Since the implementation of Japan’s travel ban, foreigners and businesses have been struggling immensely. The border restrictions, which were put in place to prevent the spread of the new coronavirus variant, COVID-19, have had a devastating impact on both groups.
For example, Michael Mroczek, the head of the European Business Council of Japan, has stated that “the most obvious effect is that foreign and domestic companies alike will not be able to bring in essential personnel.”
This means that positions might not be filled or that top management will have to manage the company from outside of Japan. In addition, Davide Rossi, co-founder of education company Go! Go! Nihon, has said that “I continuously receive messages from students that have lost two years of their lives due to the continuous ban.”
These individuals are not able to recover their tuition fee or time lost. The mental toll has been especially severe for international students hoping to study in Japan. Rossi stated, “They’re not able to recover their tuition fee or time lost, and are often heavily depressed and without funds to study elsewhere.”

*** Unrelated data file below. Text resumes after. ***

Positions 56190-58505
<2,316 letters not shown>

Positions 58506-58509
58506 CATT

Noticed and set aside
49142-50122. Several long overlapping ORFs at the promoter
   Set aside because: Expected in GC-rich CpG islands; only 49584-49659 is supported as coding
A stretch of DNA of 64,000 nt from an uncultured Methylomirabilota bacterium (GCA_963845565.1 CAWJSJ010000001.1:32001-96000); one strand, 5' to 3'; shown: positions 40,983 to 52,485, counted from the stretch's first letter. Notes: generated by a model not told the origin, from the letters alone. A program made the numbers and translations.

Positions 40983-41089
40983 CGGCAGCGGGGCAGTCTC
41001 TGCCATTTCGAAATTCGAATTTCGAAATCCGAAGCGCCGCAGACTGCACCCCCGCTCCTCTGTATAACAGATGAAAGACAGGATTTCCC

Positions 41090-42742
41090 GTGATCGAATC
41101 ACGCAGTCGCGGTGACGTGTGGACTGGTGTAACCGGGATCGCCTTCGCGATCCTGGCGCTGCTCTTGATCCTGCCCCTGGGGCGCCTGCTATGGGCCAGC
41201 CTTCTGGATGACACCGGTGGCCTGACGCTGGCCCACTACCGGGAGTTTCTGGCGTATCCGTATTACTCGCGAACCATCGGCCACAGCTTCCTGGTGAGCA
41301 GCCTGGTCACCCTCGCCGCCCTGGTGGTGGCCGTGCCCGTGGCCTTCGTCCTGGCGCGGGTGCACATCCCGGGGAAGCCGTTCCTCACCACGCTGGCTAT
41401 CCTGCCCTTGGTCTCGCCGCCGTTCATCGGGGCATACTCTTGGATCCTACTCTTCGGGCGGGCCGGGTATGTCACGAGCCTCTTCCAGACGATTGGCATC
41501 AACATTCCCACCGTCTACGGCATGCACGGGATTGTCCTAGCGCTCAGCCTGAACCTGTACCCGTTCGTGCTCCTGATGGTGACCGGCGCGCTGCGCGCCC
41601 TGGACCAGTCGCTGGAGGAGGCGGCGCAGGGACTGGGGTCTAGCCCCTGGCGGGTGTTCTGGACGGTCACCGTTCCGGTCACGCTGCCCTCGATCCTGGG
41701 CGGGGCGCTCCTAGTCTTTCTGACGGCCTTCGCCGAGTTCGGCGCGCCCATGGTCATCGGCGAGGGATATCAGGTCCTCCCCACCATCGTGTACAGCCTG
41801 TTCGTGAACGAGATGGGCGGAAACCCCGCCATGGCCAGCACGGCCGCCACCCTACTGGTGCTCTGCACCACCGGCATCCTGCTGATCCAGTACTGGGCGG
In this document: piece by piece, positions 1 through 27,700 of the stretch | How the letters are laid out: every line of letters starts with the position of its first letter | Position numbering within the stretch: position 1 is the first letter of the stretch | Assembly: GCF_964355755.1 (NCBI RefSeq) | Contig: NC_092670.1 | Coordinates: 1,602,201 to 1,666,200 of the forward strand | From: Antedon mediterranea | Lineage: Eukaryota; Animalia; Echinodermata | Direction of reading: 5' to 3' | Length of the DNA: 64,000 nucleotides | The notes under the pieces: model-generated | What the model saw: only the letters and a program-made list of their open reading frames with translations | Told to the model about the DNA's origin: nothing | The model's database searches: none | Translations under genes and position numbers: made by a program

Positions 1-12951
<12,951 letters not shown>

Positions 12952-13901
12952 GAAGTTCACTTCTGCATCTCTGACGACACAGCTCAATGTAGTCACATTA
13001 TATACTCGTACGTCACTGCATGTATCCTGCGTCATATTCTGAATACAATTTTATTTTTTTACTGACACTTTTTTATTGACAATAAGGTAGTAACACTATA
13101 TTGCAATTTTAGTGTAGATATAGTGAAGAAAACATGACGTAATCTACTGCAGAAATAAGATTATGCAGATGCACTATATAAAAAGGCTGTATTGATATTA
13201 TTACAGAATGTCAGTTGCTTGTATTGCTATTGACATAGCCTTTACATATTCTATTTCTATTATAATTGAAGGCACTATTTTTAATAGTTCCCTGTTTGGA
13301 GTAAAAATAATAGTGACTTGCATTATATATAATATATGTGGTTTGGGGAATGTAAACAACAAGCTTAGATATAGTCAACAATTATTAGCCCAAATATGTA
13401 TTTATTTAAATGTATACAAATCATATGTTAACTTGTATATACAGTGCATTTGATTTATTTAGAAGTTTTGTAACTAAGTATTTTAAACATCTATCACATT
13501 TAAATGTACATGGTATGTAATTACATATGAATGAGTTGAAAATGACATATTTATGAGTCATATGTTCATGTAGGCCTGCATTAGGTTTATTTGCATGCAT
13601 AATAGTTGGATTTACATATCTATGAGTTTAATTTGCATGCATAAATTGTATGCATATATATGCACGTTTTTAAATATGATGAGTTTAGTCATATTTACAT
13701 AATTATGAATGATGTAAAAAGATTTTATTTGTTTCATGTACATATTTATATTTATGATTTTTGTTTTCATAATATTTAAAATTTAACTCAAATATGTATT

One reason why Japan is hesitant about re-opening its borders is because it has limited exposure compared to other countries. Stephen Nagy, a visiting fellow at the Japan Institute of International Affairs think-tank, said he believes that Tokyo’s hesitancy towards reopening has been exacerbated by its lack of exposure.
“With COVID rates so low at this stage, it seems politically impossible to not take an ultra-conservative approach to border control for fear of spreading the new variant,” he said.
The WHO has called for “rational” measures to tackle the new variant, but has criticized blanket travel bans.
Ryan stated that he found Japan’s latest ban “hard to understand” from a scientific standpoint. He asked rhetorically, “Does the virus read your passport? Does the virus know your nationality or where you are legally resident?”
For people like Tania Sofia, who is hoping to get into Japan with her Japanese fiancé, uncertainty is always present. After all these years of struggle, people are still unsure if they will be able to enter the country anytime soon due to COVID-19.